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From a letter, consisting partly of affectionate congratulations, and partly of serious advice, both intended for the comfort and direction of the same persons, to infer that the congratulations apply to christians of all denominations, and the advice to one only, is capricious and unreasonable. The same conclusion holds good respecting the whole of the New Testament. Whatever is affirmed in any part of it, respecting the privilege of primitive believers, was asserted primarily of such only as were baptized, because there were no others originally in the church; all the reciprocal duties of christians were, in the first instance, enjoined on these ; among which we find precepts enforcing, without a shadow of limitation, the duty of cultivating christian fellowship. But the last, our opponents contend, are to be restricted to baptists; whence it necessarily follows, unless we had some independent evidence on the subject, that the former must be restricted in the same manner; and that, consequently, all other denominations, however excellent in other respects, are left without any scriptural proof of their interest in the divine favour, or any directions for that part of their conduct which concerns their christian obligations. Were there, indeed, any other medium of proof besides the writings of the apostles, of equal authority, by which it were possible to supply their deficiency, the case would be different. From this independent source we might possibly

learn the fact, that other denominations, also, were included within the promise of eternal life : but while our knowledge on the subject is derived from one book, whose precepts for the regulation of the conduct of believers towards each other universally, are affirmed not to extend to our intercourse with pædobaptists, it is impossible to establish that conclusion; for, to attempt to limit the application of scripture in one part, and to make it universal in another, where both were originally intended to be taken in the same extent, is plainly unreasonable. .


On the Argument for Mixed Communion, founded

on the Pædobaptists being a Part of the true Church.

The author of Terms of Communion founded an argument for the admission of sincere christians, of every denomination, to the Lord's table, on their being a part of the true church. He remarked, that whenever that term occurs in scripture, in relation to spiritual matters, it constantly denotes, either members of a particular community, accustomed to meet in one place, or the whole body of real believers, dispersed throughout the world, but considered as united to one head; that this body is expressly affirmed to be the body of Christ, of which every genuine believer is a member ; that we are seriously warned against whatever tends to promote a schism in it; and that these admonitions are directly repugnant to the practice, under any pretext whatever, of repelling a sincere christian from communion. If we allow the identity of the church of Christ with his body, which St. Paul expressly affirms, and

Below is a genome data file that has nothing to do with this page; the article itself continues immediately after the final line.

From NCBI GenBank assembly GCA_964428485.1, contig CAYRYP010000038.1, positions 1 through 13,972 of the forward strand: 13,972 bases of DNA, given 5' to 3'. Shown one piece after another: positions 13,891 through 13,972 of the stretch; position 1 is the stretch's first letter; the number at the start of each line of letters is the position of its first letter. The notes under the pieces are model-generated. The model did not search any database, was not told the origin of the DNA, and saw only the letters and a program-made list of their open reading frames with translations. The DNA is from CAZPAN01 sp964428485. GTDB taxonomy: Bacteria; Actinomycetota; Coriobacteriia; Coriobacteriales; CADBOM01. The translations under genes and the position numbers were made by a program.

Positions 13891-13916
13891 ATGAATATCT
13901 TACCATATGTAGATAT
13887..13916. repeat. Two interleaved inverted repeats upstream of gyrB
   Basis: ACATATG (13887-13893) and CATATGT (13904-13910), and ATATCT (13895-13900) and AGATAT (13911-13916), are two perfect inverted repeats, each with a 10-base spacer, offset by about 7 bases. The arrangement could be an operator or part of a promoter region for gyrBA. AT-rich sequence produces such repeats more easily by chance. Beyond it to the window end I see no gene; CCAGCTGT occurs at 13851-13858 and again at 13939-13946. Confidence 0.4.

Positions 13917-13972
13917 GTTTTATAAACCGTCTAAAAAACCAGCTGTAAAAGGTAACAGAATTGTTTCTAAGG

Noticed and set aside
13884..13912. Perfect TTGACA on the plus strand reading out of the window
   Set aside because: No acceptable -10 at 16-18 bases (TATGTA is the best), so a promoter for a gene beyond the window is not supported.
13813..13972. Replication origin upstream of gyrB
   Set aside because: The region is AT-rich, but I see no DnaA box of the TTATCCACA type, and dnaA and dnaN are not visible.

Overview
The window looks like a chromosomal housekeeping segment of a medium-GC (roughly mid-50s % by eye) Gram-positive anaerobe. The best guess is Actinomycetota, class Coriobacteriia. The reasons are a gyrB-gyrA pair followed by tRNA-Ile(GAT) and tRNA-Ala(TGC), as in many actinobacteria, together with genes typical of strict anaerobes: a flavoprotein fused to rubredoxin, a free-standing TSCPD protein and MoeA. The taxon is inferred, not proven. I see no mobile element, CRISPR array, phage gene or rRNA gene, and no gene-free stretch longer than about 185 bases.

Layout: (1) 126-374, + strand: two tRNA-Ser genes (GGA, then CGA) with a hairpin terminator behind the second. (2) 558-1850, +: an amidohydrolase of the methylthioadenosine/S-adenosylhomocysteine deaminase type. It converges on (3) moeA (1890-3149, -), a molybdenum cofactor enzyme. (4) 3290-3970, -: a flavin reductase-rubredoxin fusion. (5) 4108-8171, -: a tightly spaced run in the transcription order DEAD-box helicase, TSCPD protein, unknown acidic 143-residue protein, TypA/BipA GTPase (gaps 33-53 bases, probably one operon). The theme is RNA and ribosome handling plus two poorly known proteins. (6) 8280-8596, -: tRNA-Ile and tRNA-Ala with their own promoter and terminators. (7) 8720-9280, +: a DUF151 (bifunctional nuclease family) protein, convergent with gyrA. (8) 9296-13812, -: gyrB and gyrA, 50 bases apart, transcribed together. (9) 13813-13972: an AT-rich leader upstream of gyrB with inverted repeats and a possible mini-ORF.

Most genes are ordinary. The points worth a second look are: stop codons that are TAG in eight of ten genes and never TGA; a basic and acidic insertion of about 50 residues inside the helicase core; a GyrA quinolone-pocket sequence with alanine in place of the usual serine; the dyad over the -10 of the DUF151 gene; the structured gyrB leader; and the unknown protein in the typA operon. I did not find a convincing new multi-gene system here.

which he assumes as the basis of his whole train of reasoning, the conclusion we have drawn results from it so immediately, that the attempt to place it in a clearer light seems a waste of words. If the alienation of affection which prevailed in the church at Corinth was sufficient to constitute a schism, much more is a rupture of communion. But a schism, or division in the body, the apostle deprecates as one of the greatesti eyils, as tending immediately to its destruction, as well as most repugnant to the scope and genius of christianity. “Now this I say, that every one of you saith, I am of Paul, and I of Apollos, and I of Cephas, and I of Christ. Is Christ divided ?"*“ As the body is one, and hath many members, and all the members of that one body, being many, are one body, so also is Christi” - Here the unity of the church is most clearly affirmed; and whatever tends to divide it is stigmatized under the notion of an attempt to divide Christ himself.

The reader will probably feel some curiosity to know how Mr. : Kinghorn will reconcile his hypothesis with these statements; whether he is prepared, in contradiction to the apostle, to deny the identity of the church of Christ with his body, or whether, acknowledging this, he will yet contend for the necessity of dividing it, in opposition to his solemn injunctions. He will be a little surprised

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at finding that he makes no reply whatever ; that he is speechless, and, without attempting to rebut the argument, turns aside to other subjects, on which he contents himself with repeating what he has already asserted times without number. For what purpose he announced his intention to discuss this topic, it is not easy to conjecture ; unless he flattered himself with the hope of finding some good-natured readers, who would give him credit for having done what he avowed his intention of performing Be this as it may, not a word escapes him, throughout the chapter, from which it is possible to learn whether he considers pædobaptists as a part of the church or not; the affirmation or denial of which is essentially involved in the discussion. 1,,!1. in

The only answer he attempts to the preceding reasoning is included in an assertion, the fallacy of which has already been amply exposed. “Once take away the obligation," saith he,“ of conforming to the will of Christ, and the reformation is declared a mischievous insurrection, in which all parties are involved in aiding and abetting a needless and schismatical project. But if it be right to leave good men, because they have left Jesus Christ, it is right not to admit his terms till they come to them.”* To which it is sufficient to reply, that to leave good men, that is, to refuse

* Baptism a Term of Communion, p. 55.

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